Several comment pieces pick up on the IPCC’s land report, and again specifically focus on its conclusions regarding people’s diets. While an editorial in the Times acknowledges the scientists behind the report are not instructing consumers to become vegetarians, their “message is clear. If more people in wealthy countries ate less meat, the environment would benefit”. Noting the difficulties in switching to an environmentally friendly diet, the editorial states that “eating food that is locally sourced and seasonal is a good place to start, but we all need to learn to eat more sustainably”. It goes on to described the broader context of the report, and some of its conclusions about soil quality, farming practices and food waste.
Meanwhile, a strongly worded piece by George Monbiot in the Guardianadmonishes the IPCC for not taking a firmer line on the carbon cost of meat and dairy. “Was the fear of taking on the farming industry – alongside the oil and coal companies whose paid shills have attacked it so fiercely – too much to bear? At the moment, I have no idea. But what the panel has produced is pathetic,” he writes. “The IPCC, like our governments, fails to get to grips with these issues. But when you look at the science as a whole, you soon see that we can’t keep eating like this. Are we prepared to act on what we know, or will we continue to gorge on the lives of our descendants?”. Monbiot finds some support for lower meat consumption from public health doctor Adam Briggs in an opinion piece for the Daily Telegraph, who writes about how cutting red meat production would be “a win for British farmers, public health and the planet”. He suggests a tax on meat would bring consumption down but would also counterintuitively benefit farmers. “The tax could help the UK corner a much larger segment of the global premium red meat market… In place of volume all British farmers should be scaling down and prioritising quality”.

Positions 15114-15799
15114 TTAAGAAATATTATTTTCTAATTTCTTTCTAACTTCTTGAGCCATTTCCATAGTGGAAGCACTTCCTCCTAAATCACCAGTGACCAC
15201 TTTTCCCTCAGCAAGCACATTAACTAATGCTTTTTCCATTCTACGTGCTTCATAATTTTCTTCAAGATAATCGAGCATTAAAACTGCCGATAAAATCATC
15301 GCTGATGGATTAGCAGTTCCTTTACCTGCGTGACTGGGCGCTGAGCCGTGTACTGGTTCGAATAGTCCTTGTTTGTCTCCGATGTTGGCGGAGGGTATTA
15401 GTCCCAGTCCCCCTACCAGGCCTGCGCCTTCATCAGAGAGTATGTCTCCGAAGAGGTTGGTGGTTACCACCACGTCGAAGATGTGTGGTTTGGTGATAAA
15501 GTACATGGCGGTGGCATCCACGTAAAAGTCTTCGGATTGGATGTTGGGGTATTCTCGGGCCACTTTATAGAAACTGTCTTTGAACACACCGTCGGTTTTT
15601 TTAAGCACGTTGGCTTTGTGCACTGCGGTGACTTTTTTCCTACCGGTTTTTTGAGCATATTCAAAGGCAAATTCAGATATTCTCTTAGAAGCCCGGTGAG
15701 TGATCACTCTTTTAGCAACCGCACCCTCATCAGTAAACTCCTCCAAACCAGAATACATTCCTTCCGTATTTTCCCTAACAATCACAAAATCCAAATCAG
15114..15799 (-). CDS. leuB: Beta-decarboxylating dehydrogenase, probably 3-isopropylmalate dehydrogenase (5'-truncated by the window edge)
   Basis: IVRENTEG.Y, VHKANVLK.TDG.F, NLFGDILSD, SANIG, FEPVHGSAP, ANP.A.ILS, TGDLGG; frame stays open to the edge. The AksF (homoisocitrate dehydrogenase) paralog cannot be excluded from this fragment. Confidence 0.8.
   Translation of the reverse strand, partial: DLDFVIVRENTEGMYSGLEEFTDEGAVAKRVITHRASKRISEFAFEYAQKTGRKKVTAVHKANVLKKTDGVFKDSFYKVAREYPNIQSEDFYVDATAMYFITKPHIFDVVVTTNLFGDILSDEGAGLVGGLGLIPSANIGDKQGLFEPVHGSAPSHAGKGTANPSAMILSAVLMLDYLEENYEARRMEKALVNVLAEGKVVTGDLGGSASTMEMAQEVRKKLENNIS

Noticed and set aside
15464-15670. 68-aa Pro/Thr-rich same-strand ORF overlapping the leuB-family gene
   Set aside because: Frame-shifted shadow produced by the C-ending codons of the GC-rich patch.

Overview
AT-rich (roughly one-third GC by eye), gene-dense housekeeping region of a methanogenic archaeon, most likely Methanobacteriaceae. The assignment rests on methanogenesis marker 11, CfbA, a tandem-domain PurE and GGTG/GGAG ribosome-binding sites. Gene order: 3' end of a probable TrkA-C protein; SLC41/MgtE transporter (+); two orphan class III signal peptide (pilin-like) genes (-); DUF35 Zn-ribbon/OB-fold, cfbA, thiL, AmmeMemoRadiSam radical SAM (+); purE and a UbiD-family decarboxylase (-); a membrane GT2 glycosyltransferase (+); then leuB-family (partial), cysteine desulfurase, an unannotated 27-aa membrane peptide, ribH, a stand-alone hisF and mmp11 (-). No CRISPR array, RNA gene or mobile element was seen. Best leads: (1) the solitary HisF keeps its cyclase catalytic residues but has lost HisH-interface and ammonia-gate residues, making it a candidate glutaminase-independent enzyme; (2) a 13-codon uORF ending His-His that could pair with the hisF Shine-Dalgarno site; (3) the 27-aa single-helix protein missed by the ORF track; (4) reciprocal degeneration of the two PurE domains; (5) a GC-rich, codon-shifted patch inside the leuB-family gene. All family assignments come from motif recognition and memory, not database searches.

In light of the IPCC’s new report, co-facilitators of the nature-based solutions work stream for the UN secretary general’s Climate Action Summit Susan Gardner and David Nabarro liken the stream of scientific warnings about climate change to an alarm clock on snooze setting: “It disturbs our sleep but we put off responding for as long as we can”. They say people must remain positive in their outlook on climate change, and encourage better connections between people and nature to deal with some of the planet’s challenges. Nature-based solutions that reduce carbon emissions are cost effective and globally scalable. They are an indispensable complement to the rapid decarbonisation that must take place in all corners of our economies,“ they write. “And they can be rolled out in ways that combat land degradation, put healthy and nutritious food on peoples’ tables, deliver economic benefits, create jobs in rural communities and build resilience to climate change, all at the same time.”
Severe marine heatwaves have become increasingly common due to rapid climate change. These increasingly severe thermal conditions are causing an unprecedented increase in the frequency and severity of mortality events in marine ecosystems, including on coral reefs. The degradation of coral reefs will result in the collapse of ecosystem services that sustain over half a billion people globally. This study shows that marine heatwave events on coral reefs result in an immediate heat-induced mortality of the coral colony, rapid coral skeletal dissolution, and the loss of reef structure. During heatwaves, coral skeletons are encased within days by a biofilm of microbes that accelerates coral dissolution. This dissolution reduces the skeletal density and hardness and increases porosity. Severe-heatwave-induced mortality events should be considered as a distinct biological phenomenon from bleaching events on coral reefs.
Hydrochlorofluorocarbons (HCFCs), the main substitutes of chlorofluorocarbons (CFCs), are regulated by the Montreal Protocol. Chinese HCFC emissions increased rapidly around 2000. However, limited data has been available for the years after 2011. This study finds that he emissions of four main HCFCs peaked before 2015. China accounted for around 37% of global totals from 2011 to 2016. China, the European Union and the US accounted approximately a half of the global totals, suggesting large HCFC emission emitted from the rest of the world.